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spur gear tools

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  • spur gear tools

    i am in the process of gathering tools and supplies to build one of those 1/3 scale hit-n-miss engines. where i am at now is the spur gear tooling for the cam and crank gears. i have a jet jdm-15 milling machine and a rotary table. from what i understand, i need involute cutters. can anyone tell me the best r8 mandrel and cutters to get?

  • #2
    involute gear cutters

    You need to know:
    - Pressure angle
    - Diametral pitch (can calculate from diameter and number of teeth) or module if metric.
    - Number of teeth
    for the gears you need to cut in order to select a cutter.

    Unless your gears are close to the same tooth count, you will need one cutter for each gear size.

    The shape of the involute curve varies for each combination of those three parameters so each size gear requires a different cutter to get the correct profile though in practice the number of teeth is divided into eight groups and the same cutter is used for a whole group to get results that are good enough.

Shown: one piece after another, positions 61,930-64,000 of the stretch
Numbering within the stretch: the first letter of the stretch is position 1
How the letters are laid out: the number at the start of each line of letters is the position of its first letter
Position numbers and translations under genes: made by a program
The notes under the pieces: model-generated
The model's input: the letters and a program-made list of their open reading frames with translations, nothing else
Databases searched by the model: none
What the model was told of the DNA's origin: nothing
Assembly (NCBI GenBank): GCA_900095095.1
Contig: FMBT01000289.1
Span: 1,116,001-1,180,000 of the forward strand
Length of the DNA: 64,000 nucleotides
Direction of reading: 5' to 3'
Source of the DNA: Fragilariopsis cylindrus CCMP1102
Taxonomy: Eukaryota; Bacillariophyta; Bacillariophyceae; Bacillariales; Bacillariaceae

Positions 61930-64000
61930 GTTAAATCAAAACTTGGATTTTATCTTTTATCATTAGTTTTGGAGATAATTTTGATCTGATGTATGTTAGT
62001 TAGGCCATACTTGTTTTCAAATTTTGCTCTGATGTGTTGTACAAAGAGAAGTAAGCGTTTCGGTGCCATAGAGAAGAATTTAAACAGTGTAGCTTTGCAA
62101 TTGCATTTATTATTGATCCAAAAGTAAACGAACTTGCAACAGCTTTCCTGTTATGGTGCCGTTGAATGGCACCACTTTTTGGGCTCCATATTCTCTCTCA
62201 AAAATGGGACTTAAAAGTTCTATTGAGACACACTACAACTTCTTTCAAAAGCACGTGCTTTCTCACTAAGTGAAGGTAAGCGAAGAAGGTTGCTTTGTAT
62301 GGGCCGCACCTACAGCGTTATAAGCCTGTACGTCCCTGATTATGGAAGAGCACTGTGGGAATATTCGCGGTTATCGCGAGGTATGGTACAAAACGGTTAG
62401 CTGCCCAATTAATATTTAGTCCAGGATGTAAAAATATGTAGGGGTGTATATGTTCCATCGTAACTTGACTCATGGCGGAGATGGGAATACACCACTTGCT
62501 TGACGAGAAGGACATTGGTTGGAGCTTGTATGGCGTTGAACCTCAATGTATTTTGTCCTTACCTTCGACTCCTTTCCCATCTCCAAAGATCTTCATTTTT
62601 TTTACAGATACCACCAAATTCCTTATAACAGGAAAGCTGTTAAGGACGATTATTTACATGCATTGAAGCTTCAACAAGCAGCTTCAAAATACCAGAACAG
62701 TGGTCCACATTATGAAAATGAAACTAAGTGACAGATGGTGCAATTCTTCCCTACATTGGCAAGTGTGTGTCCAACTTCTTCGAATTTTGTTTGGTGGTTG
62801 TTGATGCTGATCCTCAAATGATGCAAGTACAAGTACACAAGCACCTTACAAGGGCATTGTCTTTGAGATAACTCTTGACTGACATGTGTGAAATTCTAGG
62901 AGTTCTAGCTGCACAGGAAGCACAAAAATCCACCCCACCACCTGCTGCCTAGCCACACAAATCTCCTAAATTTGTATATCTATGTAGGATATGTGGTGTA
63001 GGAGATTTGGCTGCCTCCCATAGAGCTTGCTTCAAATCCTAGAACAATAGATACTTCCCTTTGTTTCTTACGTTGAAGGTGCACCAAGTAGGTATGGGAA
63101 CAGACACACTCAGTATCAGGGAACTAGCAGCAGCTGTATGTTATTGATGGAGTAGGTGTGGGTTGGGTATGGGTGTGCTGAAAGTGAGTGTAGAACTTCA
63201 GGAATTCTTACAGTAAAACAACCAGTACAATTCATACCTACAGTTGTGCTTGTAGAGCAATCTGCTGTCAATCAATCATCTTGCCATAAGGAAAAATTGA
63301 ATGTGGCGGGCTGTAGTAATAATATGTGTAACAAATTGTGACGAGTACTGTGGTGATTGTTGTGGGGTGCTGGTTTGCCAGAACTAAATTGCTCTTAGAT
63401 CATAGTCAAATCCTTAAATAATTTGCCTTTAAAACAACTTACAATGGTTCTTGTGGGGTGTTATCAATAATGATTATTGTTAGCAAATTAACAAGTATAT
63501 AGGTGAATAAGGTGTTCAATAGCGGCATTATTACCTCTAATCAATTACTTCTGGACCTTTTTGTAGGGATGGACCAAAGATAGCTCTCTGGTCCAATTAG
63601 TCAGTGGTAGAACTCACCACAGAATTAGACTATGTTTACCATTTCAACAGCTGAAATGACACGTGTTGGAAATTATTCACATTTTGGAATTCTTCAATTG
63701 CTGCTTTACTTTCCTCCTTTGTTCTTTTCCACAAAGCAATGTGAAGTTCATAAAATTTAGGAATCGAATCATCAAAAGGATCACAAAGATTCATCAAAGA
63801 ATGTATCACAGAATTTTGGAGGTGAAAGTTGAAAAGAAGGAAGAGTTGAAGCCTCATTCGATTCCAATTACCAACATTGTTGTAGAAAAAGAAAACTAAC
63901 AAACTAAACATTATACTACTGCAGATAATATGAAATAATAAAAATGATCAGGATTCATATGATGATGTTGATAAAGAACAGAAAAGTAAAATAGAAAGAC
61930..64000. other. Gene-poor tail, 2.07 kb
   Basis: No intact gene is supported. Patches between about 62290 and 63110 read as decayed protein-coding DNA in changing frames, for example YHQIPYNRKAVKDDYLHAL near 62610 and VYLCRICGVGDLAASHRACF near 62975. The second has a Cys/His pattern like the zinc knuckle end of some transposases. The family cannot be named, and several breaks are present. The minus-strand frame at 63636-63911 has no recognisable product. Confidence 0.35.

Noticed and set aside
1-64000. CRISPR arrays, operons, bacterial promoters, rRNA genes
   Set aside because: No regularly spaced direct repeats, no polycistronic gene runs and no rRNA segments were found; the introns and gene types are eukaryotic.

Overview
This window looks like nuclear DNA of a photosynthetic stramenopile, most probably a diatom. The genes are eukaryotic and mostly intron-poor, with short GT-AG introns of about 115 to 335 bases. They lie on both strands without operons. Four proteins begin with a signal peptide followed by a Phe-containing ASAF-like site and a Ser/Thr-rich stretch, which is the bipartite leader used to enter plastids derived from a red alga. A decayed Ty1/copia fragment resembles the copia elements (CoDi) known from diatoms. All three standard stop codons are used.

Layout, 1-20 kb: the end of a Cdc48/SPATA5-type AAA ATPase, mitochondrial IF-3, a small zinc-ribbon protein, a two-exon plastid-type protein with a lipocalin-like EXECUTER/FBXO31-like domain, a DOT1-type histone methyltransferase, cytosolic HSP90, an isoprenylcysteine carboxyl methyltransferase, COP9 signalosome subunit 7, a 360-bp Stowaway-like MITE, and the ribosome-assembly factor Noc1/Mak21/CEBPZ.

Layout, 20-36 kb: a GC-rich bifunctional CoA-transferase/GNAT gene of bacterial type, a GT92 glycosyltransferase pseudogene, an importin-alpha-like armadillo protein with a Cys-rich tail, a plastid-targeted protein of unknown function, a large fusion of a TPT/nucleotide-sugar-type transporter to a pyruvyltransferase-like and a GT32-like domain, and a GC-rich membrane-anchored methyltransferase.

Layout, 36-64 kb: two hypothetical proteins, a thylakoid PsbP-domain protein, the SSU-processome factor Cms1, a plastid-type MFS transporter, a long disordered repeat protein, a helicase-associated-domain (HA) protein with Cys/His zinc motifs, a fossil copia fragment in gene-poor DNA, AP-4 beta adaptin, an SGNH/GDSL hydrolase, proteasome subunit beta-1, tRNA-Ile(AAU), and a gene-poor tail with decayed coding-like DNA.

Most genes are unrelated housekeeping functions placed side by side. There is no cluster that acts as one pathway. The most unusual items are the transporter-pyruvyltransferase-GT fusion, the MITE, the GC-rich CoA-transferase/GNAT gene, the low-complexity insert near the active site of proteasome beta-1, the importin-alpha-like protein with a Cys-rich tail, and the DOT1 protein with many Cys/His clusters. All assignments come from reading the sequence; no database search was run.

Here is the Travers catalog page for involute cutters:

    Start by looking up the number of teeth on a particular gear and use the "Range of Cutters" chart near the upper right corner to convert that to a cutter number (1-8). That determines which column of the main table. Then select the table for the pressure angle and select the row which corresponds to your diametral pitch (which they list as pitch diameter). The part number at the intersection of those two rows and columns is the one which works for that particular gear. Then you pick an arbor that matches the hole size on the cutters.

    CTC tools sells some cheap involute cutters and sets of 8, for metric gears.

    Using this method requires a staggering number of cutters to be able to cut any arbitrary gear.

    Instead of buying expensive cutters that are specific to one gear, you can use a custom ground lathe tool in a flycutter. Here is an example (not R8).
    You could use a regular fly cutter but you have to compensate for the angle of the tool when grinding. This will not cut as fast for a given level of smoothness because you have fewer teeth. Trick is, you need some sort of reference to grind the tool too, like an existing gear with the same specs or an actual size drawing of the correct profile.

    There are other ways to cut gears if you have CNC, see the "gears, gears, and more gears" thread for an example. It is also possible to do this manually if you do the math, though it will take a long time and you really don't want to screw up.

    You can also use the hobbing method. One hob will cut all numbers of gear teeth for a particular pressure angle and diametral pitch or module. However, you have to tilt the spindle and synchronize the rotation of the hob and gear cutter using change gears or CNC. Another method is to pre-gash the gear blank and let the hob turn the blank, though this is less accurate and can fail entirely.